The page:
In the second event on 2 June 2017, the rainfall amount was even higher (645 mm in 24 h) and was maximized along the coast at the northern tip of Taiwan, caused by a single intense, quasi-stationary and long-lasting rainband along the Mei-yu front (more details in Sect. 3). This event was responsible for much of the local economic loss of around USD 9 million in the 2017 season (Huang et al., 2019). For this event, Wang et al. (2021, hereafter referred to as WLC21) performed an ensemble-based sensitivity analysis (ESA, Ancell and Hakim, 2007; Torn and Hakim, 2008; Bednarczyk and Ancell, 2015) using 45 forecast members at grid sizes (Δx) of 2.5–5 km. In a quantitative way, the study identified several factors influencing the areal-mean rainfall amount over a 6 h period inside an area (roughly 80×55 km2 in size) centered at the northern tip of Taiwan. Expressed as their impact on rainfall every increase in one standard deviation (SD), these factors are: (1) surface frontal position and moving speed (−16.00 mm per 5 km h−1), (2) position of 700 hPa wind-shift line (+12.59 mm per 0.4∘ latitude), (3) environmental moisture amount (mixing ratio) near the surface front (+11.73 mm per 0.92 g kg−1), (4) timing and location of frontal low-pressure disturbance (+11.03 mm per 1.38∘ longitude), and (5) frontal intensity (+9.58 mm per 3 K in equivalent potential temperature difference across 0.5∘). While many of these factors are interconnected, the local rainfall tended to be higher in ensemble members if the duration of heavier rainfall is longer and the near-surface convergence across the front and over the upstream area (along the northwestern coast of Taiwan) is stronger, as expected (WLC21). Among the 45 members, the best one (named M18) produced 360 mm in 12 h at the northern coast. More recently, Tu et al. (2022) also studied this 2017 event and attributed the heavy coastal rainfall to the postfrontal cold air being too shallow to climb over the mountain in northern Taiwan (∼ 1.1 km in peak elevation; see Fig. 1b) for the first 8 h. While the maximum value is not explicitly noted, their 3 km control simulation likely produced around 450 mm in 24 h (for 2 June in LST) at the northern coast (their Fig. 18b), compared to 645 mm in the observation. When the terrain in northern Taiwan was removed (lowered to ≤ 150 m) in their sensitivity test, the local rainfall center shifted to the northwestern coast and the peak amount reduced to below 400 mm, likely around 350 mm (their Fig. 18c), thus perhaps by around 100 mm or 25 %.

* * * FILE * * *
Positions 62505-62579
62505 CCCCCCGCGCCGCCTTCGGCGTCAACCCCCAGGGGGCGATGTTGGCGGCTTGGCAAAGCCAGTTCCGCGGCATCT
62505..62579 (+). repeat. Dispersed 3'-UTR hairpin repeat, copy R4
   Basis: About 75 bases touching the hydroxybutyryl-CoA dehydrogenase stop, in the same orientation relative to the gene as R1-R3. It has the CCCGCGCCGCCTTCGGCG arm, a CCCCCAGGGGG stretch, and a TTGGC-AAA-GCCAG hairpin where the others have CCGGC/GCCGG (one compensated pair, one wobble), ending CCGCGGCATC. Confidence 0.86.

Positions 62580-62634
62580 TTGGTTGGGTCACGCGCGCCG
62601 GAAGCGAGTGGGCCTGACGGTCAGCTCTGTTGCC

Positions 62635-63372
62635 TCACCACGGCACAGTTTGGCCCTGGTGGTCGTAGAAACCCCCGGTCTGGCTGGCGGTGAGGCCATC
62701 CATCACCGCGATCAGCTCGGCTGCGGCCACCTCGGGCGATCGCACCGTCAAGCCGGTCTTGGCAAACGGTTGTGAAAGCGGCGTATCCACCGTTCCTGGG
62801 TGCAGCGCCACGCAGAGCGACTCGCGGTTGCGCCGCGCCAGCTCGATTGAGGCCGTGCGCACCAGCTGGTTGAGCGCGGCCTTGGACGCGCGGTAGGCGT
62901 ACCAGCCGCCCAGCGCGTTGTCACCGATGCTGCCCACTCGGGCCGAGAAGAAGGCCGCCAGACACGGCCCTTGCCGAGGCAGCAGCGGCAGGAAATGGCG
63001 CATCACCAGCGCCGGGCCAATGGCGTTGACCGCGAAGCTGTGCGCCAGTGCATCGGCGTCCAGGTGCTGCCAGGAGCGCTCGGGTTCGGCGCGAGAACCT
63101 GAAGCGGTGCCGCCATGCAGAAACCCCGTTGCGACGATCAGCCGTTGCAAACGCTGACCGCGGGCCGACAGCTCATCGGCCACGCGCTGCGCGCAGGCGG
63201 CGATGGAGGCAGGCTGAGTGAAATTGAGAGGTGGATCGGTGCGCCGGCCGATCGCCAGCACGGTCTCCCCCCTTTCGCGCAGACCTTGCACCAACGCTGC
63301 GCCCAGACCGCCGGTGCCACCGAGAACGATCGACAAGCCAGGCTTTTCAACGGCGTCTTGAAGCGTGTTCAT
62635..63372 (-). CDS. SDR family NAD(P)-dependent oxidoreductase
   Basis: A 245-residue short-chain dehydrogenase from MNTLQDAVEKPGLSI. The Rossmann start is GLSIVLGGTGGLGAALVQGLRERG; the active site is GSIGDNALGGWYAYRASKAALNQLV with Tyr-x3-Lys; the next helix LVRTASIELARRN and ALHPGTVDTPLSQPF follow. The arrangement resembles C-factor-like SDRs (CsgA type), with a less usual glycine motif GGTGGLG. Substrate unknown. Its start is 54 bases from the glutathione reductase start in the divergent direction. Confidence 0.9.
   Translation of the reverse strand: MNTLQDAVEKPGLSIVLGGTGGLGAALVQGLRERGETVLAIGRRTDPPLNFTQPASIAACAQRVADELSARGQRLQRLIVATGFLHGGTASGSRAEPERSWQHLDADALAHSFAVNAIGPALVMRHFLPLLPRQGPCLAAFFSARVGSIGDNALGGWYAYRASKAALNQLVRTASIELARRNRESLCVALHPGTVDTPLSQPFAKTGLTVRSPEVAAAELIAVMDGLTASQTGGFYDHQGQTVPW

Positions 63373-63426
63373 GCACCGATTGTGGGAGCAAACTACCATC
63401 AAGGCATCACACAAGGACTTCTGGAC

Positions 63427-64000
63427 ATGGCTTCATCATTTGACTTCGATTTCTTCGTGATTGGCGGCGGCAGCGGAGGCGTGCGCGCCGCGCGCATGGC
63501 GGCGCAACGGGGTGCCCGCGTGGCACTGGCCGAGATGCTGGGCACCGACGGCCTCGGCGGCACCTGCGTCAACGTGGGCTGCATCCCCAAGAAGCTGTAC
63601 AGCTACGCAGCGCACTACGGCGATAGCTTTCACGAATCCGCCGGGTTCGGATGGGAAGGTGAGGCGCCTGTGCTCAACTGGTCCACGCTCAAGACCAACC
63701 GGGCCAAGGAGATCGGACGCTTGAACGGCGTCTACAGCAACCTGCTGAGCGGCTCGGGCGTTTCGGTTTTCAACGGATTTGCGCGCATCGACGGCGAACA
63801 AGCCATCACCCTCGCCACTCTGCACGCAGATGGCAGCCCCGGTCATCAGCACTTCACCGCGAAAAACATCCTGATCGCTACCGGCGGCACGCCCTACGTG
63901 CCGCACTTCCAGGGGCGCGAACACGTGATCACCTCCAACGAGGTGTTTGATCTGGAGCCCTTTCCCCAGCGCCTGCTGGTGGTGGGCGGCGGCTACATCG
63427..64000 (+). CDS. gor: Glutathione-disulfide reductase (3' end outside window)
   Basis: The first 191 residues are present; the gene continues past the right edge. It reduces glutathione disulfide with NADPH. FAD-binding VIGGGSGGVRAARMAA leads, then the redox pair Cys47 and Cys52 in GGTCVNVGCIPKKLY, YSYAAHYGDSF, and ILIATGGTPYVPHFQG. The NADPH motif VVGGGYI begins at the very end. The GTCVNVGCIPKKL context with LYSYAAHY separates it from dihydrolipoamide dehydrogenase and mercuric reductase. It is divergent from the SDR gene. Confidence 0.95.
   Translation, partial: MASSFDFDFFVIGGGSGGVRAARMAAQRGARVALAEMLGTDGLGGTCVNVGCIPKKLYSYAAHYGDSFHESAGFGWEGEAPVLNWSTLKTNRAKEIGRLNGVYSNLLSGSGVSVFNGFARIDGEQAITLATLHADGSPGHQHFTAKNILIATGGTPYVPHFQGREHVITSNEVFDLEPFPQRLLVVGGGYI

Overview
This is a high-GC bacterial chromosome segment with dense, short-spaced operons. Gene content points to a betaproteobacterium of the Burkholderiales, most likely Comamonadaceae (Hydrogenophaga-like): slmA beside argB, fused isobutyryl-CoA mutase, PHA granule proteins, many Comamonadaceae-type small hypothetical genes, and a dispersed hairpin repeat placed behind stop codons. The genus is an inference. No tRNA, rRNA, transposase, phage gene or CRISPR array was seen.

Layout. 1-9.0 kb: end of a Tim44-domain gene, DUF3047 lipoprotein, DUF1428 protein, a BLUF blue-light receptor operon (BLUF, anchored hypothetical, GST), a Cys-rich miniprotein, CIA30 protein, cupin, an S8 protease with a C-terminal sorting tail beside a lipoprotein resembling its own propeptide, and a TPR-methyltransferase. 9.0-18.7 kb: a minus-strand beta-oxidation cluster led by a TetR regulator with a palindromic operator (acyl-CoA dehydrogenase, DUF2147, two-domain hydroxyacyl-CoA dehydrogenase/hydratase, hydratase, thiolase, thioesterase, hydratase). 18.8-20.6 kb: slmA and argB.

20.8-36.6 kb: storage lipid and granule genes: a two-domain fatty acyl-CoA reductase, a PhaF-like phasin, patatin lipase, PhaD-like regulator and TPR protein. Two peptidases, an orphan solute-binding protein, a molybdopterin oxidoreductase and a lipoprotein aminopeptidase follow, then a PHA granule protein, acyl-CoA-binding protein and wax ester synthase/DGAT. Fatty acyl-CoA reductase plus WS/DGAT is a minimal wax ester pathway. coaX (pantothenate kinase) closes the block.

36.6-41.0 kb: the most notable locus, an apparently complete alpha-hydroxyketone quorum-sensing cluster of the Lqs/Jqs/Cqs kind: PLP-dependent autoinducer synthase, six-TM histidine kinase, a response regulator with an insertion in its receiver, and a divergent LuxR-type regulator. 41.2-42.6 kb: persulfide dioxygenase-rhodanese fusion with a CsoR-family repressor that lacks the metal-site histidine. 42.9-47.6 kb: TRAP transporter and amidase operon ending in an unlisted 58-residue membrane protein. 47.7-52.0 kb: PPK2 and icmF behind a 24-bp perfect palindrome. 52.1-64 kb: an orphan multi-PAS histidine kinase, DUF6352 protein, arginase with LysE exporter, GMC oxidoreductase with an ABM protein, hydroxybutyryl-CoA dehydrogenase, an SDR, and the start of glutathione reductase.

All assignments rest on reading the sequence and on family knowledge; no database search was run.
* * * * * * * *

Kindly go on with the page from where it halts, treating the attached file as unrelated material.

A few questions remain regarding this event on 2 June 2017. First, it appears quite challenging to reproduce a peak amount close to the observation (645 mm) at the correct location at Δx of 2.5–3 km, including for Lupo et al. (2020) and Chung et al. (2020), especially in forecasts. In WLC21, all ensemble members had 12 h peak rainfall of 360 mm or less, and a relatively low ensemble mean value (∼ 130 mm) and a large spread suggest a low predictability for the extreme rainfall in the northern coast of Taiwan in this event. So, can a rainfall distribution closer to the observation be obtained, say, reaching extremely torrential rainfall (≥ 500 mm), perhaps using a higher resolution? Second, the five factors identified by WLC21 using ESA are important to differentiate the more rainy members (with peak 12 h amounts of about 150–350 mm) from less rainy ones (below 150 mm) in northern Taiwan. Obviously, such peak amounts still differ quite a lot from the observation, and thus lead to our second question: do certain factors among the five become dominant over the others, if the model is to produce a peak amount of over 500 mm at the northern coast? In this study, we seek answers to the above questions, and both will be shown to be affirmative. In one of our 1 km experiments, a peak 24 h rainfall of 541 mm is captured along the northern coast, while another experiment only has close to 400 mm. Thus, these two model runs are compared in detail to isolate the reasons for the considerably higher peak amount in the former experiment. Additional tests on topography were also carried out in this study using a 1 km grid size, and the results are in general agreement with Tu et al. (2022). In contrast, however, other key differences in the evolution of rainbands are also found herein, and the related aspects are discussed and elaborated on later.